A £500,000 collection of 17th-century embroideries has been given to the Ashmolean in honour of Professor Christopher Brown CBE as he steps down as the museum’s director.

Ashmolean's new treasure

The Ashmolean has been given a wealth of historic 17th-century embroideries in honour of Professor Christopher Brown CBE, who retires as the museum’s director today. Considered one of the world’s finest groups of historic English embroideries, and estimated to be worth more than £500,000, it has been donated by Micheál Feller and his wife Elizabeth. The Feller Collection, comprising 61 pieces spanning the 17th century, is on display at the museum in the Eye of the Needle exhibition which runs until 12 October.

The Fellers, who run the organic butcher’s shop in Oxford’s Covered Market, started collecting embroideries when they first married and have continued for more than forty years, exploring not only the skills and techniques of embroidery but also the personal and public histories behind the pieces. Their interest originated with Elizabeth, an accomplished embroiderer whose mother was a seamstress.

She said: ‘Thanks to my mother’s influence, sewing and embroidery has been a meaningful activity throughout my life. Our collection of embroideries worked by other people began with small household items such as needlepoint cushions and went on to include samplers, panels and a huge variety of other objects, all steeped in English history and the stories of the individuals who made them — and that is what we love.

‘Micheál and I are delighted that the seventeenth-century embroideries will now find a home at the Ashmolean where they will be cared for and enjoyed by people for many years to come.’

Professor Brown, who has been the Ashmolean’s director since 1998, said he was ‘profoundly grateful’ for the donation. ‘The collection has been built, over many years, through Micheál and Elizabeth’s passion and dedication; and the gift to the Museum, where the embroideries can be enjoyed by thousands of visitors, is an act of enormous generosity. It is a huge personal honour that this gift comes to the Ashmolean in my last week as director. ’

He is succeeded by Dr Alexander Sturgis, director of the Holburne Museum of Art in Bath since 2005.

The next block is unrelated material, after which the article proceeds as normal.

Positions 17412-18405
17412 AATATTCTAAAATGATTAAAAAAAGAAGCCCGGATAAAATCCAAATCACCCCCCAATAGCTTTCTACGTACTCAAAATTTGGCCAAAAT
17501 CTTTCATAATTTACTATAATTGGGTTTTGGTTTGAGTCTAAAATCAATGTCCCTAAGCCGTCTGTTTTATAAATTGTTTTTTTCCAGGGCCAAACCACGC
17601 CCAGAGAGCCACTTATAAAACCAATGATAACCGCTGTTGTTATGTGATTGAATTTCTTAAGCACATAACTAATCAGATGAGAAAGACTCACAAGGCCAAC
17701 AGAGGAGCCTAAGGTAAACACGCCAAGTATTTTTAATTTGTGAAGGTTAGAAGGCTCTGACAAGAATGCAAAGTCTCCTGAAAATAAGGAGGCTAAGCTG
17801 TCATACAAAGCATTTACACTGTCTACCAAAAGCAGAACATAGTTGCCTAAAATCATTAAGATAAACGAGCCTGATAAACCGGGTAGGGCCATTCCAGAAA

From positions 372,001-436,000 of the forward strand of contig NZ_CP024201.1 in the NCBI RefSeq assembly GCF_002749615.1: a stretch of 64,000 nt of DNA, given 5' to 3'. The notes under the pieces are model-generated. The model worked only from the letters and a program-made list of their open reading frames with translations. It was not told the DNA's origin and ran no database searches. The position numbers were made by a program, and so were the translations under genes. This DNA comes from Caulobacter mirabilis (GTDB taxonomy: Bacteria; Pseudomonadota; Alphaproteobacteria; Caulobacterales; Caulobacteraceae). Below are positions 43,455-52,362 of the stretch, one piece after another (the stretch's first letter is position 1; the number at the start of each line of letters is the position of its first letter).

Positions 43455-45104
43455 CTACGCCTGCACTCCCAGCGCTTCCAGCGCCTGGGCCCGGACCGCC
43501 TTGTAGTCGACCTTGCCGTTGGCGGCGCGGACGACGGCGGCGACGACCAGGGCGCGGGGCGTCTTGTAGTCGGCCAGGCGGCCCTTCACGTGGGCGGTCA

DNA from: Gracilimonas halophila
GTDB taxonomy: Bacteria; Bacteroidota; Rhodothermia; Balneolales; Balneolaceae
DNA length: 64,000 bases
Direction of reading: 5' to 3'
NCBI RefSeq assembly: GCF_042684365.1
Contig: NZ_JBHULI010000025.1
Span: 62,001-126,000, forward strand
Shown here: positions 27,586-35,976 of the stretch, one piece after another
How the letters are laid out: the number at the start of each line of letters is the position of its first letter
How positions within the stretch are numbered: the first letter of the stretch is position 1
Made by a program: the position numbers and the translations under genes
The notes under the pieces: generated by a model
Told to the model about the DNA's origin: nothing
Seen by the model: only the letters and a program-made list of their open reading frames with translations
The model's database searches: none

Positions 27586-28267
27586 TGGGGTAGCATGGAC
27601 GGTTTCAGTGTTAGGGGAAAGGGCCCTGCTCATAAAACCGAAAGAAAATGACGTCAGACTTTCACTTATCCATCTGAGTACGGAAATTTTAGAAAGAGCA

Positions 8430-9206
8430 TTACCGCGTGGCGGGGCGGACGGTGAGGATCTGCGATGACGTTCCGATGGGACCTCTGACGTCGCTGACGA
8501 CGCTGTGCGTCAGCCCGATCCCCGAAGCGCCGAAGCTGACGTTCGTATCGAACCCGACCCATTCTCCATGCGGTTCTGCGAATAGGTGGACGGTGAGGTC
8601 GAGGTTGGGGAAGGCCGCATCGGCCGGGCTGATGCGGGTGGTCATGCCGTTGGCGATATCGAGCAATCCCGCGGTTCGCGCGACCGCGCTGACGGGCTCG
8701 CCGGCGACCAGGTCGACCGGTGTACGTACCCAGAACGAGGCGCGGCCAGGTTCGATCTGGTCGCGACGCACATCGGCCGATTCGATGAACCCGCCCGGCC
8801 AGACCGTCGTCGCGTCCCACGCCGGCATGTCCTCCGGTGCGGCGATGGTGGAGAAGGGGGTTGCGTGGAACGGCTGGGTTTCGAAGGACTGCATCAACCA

The Feller Collection ranges from costume articles to pictorial panels, and in Eye of the Needle they are on public display for the first time, alongside embroideries from the Ashmolean’s existing holdings. The exhibition explores the role of embroidery in the lives of 17th-century women — a period when their position was under exacting scrutiny but when skill with the needle could offer them valuable rewards. Biblical or rural themes are examined in the context of religious upheaval and increasing urbanisation.

The example pictured above is a sumptuous box depicting the life of Abraham, in silk thread with padded appliqué silk satin and wire-wrapped silk. It dates from before 1665 and its anonymous maker has been tentatively identified as a Miss Bluitt, later Mrs Payne.

Exhibition curator Dr Mary Brooks, director of Durham University’s MA in International Cultural Heritage Management, said: ‘The Fellers’ generous gift enriches the Ashmolean’s collection. Remarkable for the dramatic stories, detailed patterns and luxurious materials, these embroideries have huge research potential as well as being a visual delight.’

Tickets for the Big Stitch events and activities this Saturday, jointly hosted by the Embroiderers Guild, have been snapped up already. However, there is still time to catch the main event. The Eye of the Needle runs until Sunday 12 October, with extended openings on both Fridays and Saturdays. Admission is £6, with concessions available. Booking is recommended.

All images are © Ashmolean Museum, University of Oxford, and are reproduced with kind permission.